The first step would probably be to trademark her name, face, voice, handwriting, and other key elements of her public persona. From there, she would have a more compelling case to copyright herself and her artistic output–if she can convince the USPTO and the Copyright Office that such protections are appropriate.
While this may seem like an uphill battle, Knightley does have some allies in this fight.
As I discussed recently, Congress itself is evaluating the current landscape of AI use and abuse and attempting to determine what statutory guardrails can be put in place without violating the Constitutional rights of American creators.
Having someone of Knightley’s high profile making these steps will certainly fuel the Congressional fire to ensure the use of AI doesn’t trample the rights of privacy or publicity, either inadvertently or intentionally.
Do we really need to be worried about AI?
Proponents of AI say that the people sounding the alarm about the potential damage AI can do to the entertainment industry, and by extension other industries, are simply insecure about their own talent.
Some liken it to the invention of the automobile, the airplane, the moon landing, or even the internet itself, saying that disruptive technologies, once unleashed on the public, cannot be put back in the genie bottle and should therefore be embraced and adopted as quickly as possible.
Opponents push back against this view, observing that human creators need contractual and legal protections to safeguard their livelihoods from obsolescence. They also say that adoption and use of AI, like any new technology, should be curtailed until there is a reasonable certainty that these tools are being used in an ethical way which centers humans and humanity first. Still others take a more neutral and moderate view, considering that AI is in fact only a tool and it is the responsibility of the human beings who use it to do so in a responsible and ethical manner.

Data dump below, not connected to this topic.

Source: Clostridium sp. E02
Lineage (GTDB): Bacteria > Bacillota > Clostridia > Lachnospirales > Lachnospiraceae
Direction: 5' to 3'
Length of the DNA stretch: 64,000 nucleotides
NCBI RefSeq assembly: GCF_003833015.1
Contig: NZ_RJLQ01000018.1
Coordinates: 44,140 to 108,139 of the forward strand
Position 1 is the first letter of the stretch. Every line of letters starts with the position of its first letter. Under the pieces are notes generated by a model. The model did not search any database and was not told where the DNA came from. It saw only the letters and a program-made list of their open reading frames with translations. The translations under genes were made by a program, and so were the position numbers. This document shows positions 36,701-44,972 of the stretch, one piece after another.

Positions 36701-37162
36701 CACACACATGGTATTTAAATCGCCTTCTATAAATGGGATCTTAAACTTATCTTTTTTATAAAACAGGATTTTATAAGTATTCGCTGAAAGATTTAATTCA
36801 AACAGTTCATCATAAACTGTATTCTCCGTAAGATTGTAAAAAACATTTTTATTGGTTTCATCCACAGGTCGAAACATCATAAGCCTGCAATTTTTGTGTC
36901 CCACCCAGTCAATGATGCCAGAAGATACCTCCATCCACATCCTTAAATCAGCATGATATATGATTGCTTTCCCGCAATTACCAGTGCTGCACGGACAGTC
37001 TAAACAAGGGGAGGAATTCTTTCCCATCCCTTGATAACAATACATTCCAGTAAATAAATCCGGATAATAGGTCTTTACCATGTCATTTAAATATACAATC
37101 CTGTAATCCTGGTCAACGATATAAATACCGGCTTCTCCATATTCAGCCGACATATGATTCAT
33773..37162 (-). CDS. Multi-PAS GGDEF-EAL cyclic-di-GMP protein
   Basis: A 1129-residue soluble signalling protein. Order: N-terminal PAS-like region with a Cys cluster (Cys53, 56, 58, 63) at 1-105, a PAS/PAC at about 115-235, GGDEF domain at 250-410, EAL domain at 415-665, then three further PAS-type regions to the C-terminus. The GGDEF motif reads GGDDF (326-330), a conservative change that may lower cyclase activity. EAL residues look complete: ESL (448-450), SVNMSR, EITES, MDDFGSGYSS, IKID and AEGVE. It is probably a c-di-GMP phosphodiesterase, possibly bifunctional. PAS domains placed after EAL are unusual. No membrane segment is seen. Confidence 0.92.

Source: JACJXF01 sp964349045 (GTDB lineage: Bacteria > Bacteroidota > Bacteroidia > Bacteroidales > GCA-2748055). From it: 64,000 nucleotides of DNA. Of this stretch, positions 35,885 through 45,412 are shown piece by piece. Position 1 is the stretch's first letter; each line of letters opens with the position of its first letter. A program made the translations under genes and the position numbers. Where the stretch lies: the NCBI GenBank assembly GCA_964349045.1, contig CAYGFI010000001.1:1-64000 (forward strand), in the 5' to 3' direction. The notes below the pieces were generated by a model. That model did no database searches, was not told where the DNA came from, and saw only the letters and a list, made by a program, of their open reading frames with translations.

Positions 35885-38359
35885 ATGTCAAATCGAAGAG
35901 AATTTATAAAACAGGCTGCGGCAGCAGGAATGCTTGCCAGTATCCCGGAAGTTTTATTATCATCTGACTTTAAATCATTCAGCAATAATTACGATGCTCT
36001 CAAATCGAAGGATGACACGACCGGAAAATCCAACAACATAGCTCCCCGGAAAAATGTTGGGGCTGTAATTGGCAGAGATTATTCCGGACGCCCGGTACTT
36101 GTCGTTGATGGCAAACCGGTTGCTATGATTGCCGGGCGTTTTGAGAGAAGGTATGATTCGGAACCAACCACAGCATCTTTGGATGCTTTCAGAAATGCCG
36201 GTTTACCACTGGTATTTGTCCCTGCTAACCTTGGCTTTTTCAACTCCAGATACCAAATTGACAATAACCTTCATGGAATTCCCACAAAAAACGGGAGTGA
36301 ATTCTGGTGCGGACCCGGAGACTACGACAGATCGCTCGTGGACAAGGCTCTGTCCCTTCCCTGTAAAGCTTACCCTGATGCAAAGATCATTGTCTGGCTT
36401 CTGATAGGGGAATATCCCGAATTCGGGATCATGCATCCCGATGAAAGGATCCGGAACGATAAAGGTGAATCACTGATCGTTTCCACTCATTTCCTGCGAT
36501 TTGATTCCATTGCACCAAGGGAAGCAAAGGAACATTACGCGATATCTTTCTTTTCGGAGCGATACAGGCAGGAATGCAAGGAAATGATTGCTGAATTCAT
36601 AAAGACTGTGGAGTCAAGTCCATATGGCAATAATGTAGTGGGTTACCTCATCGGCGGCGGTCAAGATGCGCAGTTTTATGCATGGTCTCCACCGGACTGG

Ultimately, the strike, and the conversation around AI’s use in the entertainment industry, comes down to money.
Members of unions must earn a certain threshold amount per year to be eligible for union benefits, which can be problematic in an industry where compensation is not always certain and projects don’t always get off the ground.
The studios’ proposed employment of AI could upend these current restrictions as members are able to earn less. For instance, union show writers get paid more if they produce a first draft themselves than if they’re brought in to edit or rewrite an existing script–but if the script was generated by AI, the show writer automatically loses out on first draft compensation under current Hollywood contract parameters.
For union actors, only an estimated 12.7% earn enough each year to qualify for union health insurance, and using AI to endlessly recombine and remix actors’ likenesses into new projects without compensating the actors would drive that number sharply downward while generating unheard-of new revenues for studios from Paramount to Netflix.
The concerns here should be self-evident at this point. AI cannot create anything in itself.
It can only rehash, remix, revise, and repackage what others have already done. However, if Hollywood and other entertainment-world entities can convince, coerce, or deceive actors into signing away the rights to their likenesses in perpetuity for a nominal fee, the result won’t just be a sudden flood of unemployed actors and writers hitting America’s marketplace, but a stagnation of creativity and art itself.
The very human elements that bring us to the movie theater or the new show on Netflix will be, if not lost entirely, buried under so many layers of computer code that entertainment will become the latest iteration of the Uncanny Valley.
I don’t claim to know what the fix is for this.
I don’t know what the future is going to hold, or how the Hollywood power structure can or will allay the well-based fears that SAG/WGA are expressing through their joint strike that AI will end up benefiting only the studios and the executives. What I do know is that Kiera Knightley has, if not the right idea, at least the starting glimmer of the right idea.
The next step, of course, will be to see if she can muster an argument which will convince the USPTO and the Copyright Office that IP rights to one’s own image should be expanded in the face of the ongoing threat from AI.
Because if she succeeds, she could singlehandedly change everything about how we understand the rights of publicity and privacy–and how ownership of one’s own likeness is viewed, protected, and challenged under the law.
ABOUT JOHN RIZVI, ESQ.
John Rizvi is a Registered and Board Certified Patent Attorney, Adjunct Professor of Intellectual Property Law, best-selling author, and featured speaker on topics of interest to inventors and entrepreneurs (including TEDx).
His books include “Escaping the Gray” and “Think and Grow Rich for Inventors” and have won critical acclaim including an endorsement from Kevin Harrington, one of the original sharks on the hit TV show – Shark Tank, responsible for the successful launch of over 500 products resulting in more than $5 billion in sales worldwide. You can learn more about Professor Rizvi and his patent law practice at www.ThePatentProfessor.com